1. Hope you found what you were looking for :).

      I’m still in the states right now. Got a flight back to Bangkok booked for Friday morning and I’ll be spending most of the year in Thailand with some breaks in the surrounding countries. Can’t wait to see Vang Vieng again.

  3. What fascinates me about this blog, is that I am in a very similar place that you were. I’m 22, looking to live abroad, improve myself, and I have you to thank for inspiring me to push harder to make that a reality.

    1. Hey Tanner,

      Thank you SO much for the feedback. It truly means a lot to me. To know that something I wrote caused you to think/feel/do anything keeps me writing.

      Keep pushing. The road is long and the journey’s worth it. Let me know when you make it!

  4. I’m a 27 yr old journalist (personal logs primarily) with a huge appetite for new places, foods and meeting new people. I’ve exhausted my traveling abilities in the US with 41 states under my belt, including living in Hawaii for 3 years and Mississippi for a single year while in the Air Force. Lately I’ve found myself DYING to travel abroad and indulge in foreign cultures. Especially Asian based cultures. I truly appreciate your guides man. It’s helping me establish the courage to take that first step out of the states, solo. Specially with your in-depth, ‘darker’ sides inserts, possible dangers and annotating potential costs – a HUGE help for OCD planners like myself! Please don’t stop any time soon!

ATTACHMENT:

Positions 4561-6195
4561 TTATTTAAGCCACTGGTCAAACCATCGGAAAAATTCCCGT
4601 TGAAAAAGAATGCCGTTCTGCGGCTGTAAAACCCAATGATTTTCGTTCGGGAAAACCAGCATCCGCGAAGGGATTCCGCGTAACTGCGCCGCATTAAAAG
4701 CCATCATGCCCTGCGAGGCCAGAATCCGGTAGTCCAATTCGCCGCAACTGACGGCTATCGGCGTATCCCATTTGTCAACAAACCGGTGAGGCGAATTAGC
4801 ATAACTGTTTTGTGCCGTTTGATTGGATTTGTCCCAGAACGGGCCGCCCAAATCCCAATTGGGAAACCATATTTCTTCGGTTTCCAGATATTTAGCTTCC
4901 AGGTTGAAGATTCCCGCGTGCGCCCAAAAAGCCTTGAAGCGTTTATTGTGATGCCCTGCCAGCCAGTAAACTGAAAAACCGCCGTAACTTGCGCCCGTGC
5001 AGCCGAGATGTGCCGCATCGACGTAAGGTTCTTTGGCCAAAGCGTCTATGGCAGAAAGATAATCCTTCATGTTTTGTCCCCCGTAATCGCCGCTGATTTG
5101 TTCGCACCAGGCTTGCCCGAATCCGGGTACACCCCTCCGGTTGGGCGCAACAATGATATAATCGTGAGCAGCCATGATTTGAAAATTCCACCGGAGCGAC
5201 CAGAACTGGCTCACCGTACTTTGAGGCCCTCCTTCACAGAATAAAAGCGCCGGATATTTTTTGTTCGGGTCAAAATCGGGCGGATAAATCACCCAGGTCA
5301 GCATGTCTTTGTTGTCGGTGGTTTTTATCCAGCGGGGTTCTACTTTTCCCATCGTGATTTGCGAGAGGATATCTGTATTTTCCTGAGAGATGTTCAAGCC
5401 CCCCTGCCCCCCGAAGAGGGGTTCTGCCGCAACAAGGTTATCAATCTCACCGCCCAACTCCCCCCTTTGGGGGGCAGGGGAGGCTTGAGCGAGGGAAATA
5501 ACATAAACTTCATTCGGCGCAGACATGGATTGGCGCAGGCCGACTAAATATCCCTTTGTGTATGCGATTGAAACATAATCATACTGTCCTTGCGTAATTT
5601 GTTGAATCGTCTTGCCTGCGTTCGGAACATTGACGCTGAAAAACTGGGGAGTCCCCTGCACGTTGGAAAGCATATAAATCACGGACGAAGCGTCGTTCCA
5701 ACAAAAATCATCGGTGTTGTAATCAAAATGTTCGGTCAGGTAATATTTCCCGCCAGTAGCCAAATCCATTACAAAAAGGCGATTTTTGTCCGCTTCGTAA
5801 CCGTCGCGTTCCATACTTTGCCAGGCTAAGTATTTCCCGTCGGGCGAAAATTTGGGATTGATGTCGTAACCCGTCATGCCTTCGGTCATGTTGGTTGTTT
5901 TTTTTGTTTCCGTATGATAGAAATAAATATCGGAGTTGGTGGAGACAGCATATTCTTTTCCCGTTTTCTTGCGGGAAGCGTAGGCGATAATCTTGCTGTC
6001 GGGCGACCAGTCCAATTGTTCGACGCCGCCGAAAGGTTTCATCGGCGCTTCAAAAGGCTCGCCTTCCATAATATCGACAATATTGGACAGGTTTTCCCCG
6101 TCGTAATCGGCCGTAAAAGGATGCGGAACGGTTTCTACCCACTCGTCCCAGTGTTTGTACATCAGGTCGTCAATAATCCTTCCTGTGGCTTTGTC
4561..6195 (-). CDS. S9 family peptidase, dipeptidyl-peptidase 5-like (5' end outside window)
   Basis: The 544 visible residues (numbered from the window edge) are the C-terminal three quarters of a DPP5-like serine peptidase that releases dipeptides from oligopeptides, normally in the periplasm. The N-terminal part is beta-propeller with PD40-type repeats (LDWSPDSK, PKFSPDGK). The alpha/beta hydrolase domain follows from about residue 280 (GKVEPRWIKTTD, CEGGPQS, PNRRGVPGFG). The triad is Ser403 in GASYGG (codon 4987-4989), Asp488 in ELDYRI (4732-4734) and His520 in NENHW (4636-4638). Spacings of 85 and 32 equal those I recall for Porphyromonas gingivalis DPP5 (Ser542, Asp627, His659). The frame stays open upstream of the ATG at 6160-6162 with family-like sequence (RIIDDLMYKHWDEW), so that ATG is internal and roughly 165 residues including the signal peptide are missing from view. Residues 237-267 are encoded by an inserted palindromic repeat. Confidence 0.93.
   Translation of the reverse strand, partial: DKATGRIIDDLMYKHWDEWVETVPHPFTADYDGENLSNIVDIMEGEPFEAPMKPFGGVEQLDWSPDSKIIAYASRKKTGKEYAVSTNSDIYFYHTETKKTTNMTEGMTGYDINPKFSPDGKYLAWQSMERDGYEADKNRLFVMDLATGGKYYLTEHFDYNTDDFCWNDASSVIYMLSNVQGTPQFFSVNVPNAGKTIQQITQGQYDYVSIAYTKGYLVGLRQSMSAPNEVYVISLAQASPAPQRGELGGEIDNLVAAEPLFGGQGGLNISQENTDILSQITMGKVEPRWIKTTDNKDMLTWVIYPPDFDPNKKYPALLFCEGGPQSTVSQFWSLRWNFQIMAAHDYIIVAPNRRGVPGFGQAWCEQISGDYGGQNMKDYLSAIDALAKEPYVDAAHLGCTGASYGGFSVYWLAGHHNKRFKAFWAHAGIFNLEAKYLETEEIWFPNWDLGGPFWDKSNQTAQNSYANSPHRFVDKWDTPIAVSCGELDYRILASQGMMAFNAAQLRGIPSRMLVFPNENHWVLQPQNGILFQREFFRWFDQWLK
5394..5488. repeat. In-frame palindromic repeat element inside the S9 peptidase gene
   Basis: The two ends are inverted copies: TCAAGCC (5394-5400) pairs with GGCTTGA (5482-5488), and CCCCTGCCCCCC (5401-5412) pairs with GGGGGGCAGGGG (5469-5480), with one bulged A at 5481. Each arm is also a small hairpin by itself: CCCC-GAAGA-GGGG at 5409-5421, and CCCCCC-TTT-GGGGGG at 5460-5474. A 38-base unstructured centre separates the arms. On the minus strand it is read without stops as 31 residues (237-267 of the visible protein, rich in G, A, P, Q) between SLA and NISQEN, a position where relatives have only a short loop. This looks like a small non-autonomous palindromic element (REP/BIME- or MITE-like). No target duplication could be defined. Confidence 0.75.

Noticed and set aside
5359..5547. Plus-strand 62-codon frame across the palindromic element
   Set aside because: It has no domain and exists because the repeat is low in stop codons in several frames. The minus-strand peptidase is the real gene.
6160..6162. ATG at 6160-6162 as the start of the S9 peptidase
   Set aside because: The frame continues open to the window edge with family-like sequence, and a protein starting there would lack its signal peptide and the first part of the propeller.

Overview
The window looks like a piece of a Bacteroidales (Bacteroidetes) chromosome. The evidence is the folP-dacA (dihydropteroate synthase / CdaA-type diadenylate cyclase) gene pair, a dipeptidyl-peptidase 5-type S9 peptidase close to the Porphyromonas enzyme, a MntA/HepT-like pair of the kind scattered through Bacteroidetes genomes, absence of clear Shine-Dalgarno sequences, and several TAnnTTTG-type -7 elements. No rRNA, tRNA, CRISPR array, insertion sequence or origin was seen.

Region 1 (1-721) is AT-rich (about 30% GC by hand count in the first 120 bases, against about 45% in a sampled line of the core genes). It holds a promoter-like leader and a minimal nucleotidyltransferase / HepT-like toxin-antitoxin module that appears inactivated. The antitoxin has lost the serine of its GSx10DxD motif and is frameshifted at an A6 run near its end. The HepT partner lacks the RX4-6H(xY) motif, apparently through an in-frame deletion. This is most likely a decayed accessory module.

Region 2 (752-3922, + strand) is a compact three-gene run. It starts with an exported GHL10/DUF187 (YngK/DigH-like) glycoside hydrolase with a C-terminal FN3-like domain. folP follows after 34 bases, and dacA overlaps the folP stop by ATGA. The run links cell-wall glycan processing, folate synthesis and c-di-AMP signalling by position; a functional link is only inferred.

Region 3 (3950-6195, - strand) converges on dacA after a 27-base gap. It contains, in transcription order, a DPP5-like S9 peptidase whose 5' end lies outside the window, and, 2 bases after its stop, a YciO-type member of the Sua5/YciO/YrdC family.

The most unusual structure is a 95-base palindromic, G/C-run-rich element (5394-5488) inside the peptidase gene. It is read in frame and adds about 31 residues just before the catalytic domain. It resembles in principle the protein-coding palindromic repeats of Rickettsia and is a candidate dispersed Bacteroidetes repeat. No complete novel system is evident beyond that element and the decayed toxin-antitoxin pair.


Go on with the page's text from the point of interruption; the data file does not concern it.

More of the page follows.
1. Hey Matt,

      Thank you SO much for the nice comments. It really means a lot. Writing for me is like being a crazy person, talking to myself in a padded room. When I find out that someone actually read, and appears to have liked, something I wrote it makes me feel all warm inside.

      Leaving the US for the first time was the scariest and most exciting thing I’ve ever done. I bought a plane ticket, packed a bag, and left everything behind. There were a lot of times on the road where I had pangs of regret, loneliness, and boredom (the worst). But cumulatively, I wouldn’t trade the experiences I had for anything.

      I was hanging out with a Russian gangster in Thailand one afternoon and we were talking about life. He said to me, “You’re doing it exactly right. You’re making memories, and they can never take that away from you.” His tone conveyed that he was someone that had had everything taken from him before. I suspected possibly a long Siberian prison sentence, or the love of his life being murdered by a rival gang. All I knew for sure was that he was the type of guy that you don’t ask.

      So go make some memories, and let me know how it goes!